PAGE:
DO YOU LIKE TO CREATE BOOKS FOR ADULTS? All my books are for adults, but not the naughty kind.

WHAT DO YOU THINK MAKES A GOOD STORY? Characters with depth and a well-crafted plot.

If you’re interested in the Notorious Minds Boxset, here’s a little more information about it from the publisher, Fire Quill Publishers:

What does it take to commit the perfect crime?

Delve into these dark and twisted tales by twenty USA Today and International Bestselling Authors. No matter what kind of crime story typically catches your imagination, there’s sure to be something for everyone. 

Conspiracies, political plots, and yes, even murder, are just a few of the crimes waiting inside this box set. Discover a narcissistic grandmother running an underground syndicate, or a support group bent on murder…and even a serial killer who turns his victims into fairytale creatures. 

Prepare to delve into an elite killing team who made a mistake, an oil rig filled with secrets ready to explode, and a reporter uncovering a treasonous plot.

Uncover how fatal passion, jealousy, and fear can be to a group of royal marines and learn from a detective who is far from home fighting demons from his past in order to stay alive.

Can you figure out how the police solve a killer’s confession to nine murders that haven’t happened yet? or how a girl that got a heart transplant became the FBI’s number one ally in solving crimes?

This box set is packed with thousands of pages that will hold you on the edge of your seat, crying for answers. Definitely a must for fans of Patterson, Lee, and Grisham. One-click it today!


Pre order now and you will receive our amazing pre-order gift – products are digital and printing is at reader’s cost.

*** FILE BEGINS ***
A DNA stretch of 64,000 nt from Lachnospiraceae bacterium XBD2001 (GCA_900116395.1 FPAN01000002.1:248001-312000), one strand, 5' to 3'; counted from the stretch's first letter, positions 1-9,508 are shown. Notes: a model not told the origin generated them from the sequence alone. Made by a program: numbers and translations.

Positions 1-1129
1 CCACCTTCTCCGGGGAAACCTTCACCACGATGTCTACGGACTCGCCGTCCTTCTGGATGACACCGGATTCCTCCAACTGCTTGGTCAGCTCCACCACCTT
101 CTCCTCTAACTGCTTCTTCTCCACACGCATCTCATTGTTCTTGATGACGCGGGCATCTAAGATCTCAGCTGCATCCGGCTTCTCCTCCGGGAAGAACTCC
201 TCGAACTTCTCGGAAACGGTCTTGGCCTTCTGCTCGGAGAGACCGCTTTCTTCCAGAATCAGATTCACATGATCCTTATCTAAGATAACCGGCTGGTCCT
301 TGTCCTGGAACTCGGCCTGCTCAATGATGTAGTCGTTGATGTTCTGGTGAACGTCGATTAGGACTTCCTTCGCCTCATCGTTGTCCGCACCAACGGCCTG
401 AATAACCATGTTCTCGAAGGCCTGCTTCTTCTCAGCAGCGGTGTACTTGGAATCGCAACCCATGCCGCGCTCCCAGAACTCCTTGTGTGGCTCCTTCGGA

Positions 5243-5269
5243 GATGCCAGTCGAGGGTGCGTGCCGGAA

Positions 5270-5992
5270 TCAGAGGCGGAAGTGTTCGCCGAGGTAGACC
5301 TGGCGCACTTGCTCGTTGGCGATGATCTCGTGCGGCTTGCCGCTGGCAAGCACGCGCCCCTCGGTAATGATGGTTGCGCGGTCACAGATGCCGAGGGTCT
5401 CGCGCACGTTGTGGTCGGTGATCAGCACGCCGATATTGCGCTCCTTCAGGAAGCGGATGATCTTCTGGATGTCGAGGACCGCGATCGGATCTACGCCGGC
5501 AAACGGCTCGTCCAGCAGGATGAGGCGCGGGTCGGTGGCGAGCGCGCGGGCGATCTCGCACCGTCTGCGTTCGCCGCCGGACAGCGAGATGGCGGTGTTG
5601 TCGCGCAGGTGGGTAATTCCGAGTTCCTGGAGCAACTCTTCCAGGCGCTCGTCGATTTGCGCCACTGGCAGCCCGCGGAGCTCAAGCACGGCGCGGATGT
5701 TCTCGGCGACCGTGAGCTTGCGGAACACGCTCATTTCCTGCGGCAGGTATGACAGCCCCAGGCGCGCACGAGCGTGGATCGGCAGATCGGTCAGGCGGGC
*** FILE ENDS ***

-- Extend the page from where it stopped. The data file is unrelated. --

You can claim this price here:

If you’d like to purchase the Notorious Minds Boxset, you can get it here.





I think, if you’ve ever 1) seen my twitter, 2) met me or 3) read any of my old blog posts, you know that 99% of what I talk about is Marie Lu books and why you should read them. Warcross is my favourite book in the entire world (please read it and talk to me about it!!), and the Legend series is just as impressive. I have never read anything by Marie Lu that I didn’t love and I own every single book she’s ever published so- I’m kind of a major fangirl.

That being said, I was very excited about The Kingdom of Back. I grew up playing piano and this book is about Nannerl Mozart so that was a major plus. Then there’s the fact that it’s a historical fantasy (featuring all manner of beautiful and magical things), and the cover is absolutely stunning.

So I read the entire book today, and I’m now going to review it. This will definitely be biased, but I can assure you that this book deserves all. the. hype. Anyway-

The Kingdom of Back is the untold story of Nannerl Mozart, with a fantastical twist. We begin by learning that Nannerl is a young musical prodigy, playing instruments from a young age and talented enough to wow all of Austria. She’s an ambitious and highly talented child, with dreams of being remembered for her talents and her music. It isn’t until her younger brother, Woferl, reveals his musical talent that she even gets noticed, however. And very quickly, Nannerl gets overshadowed by her younger brother’s extraordinary musical ability.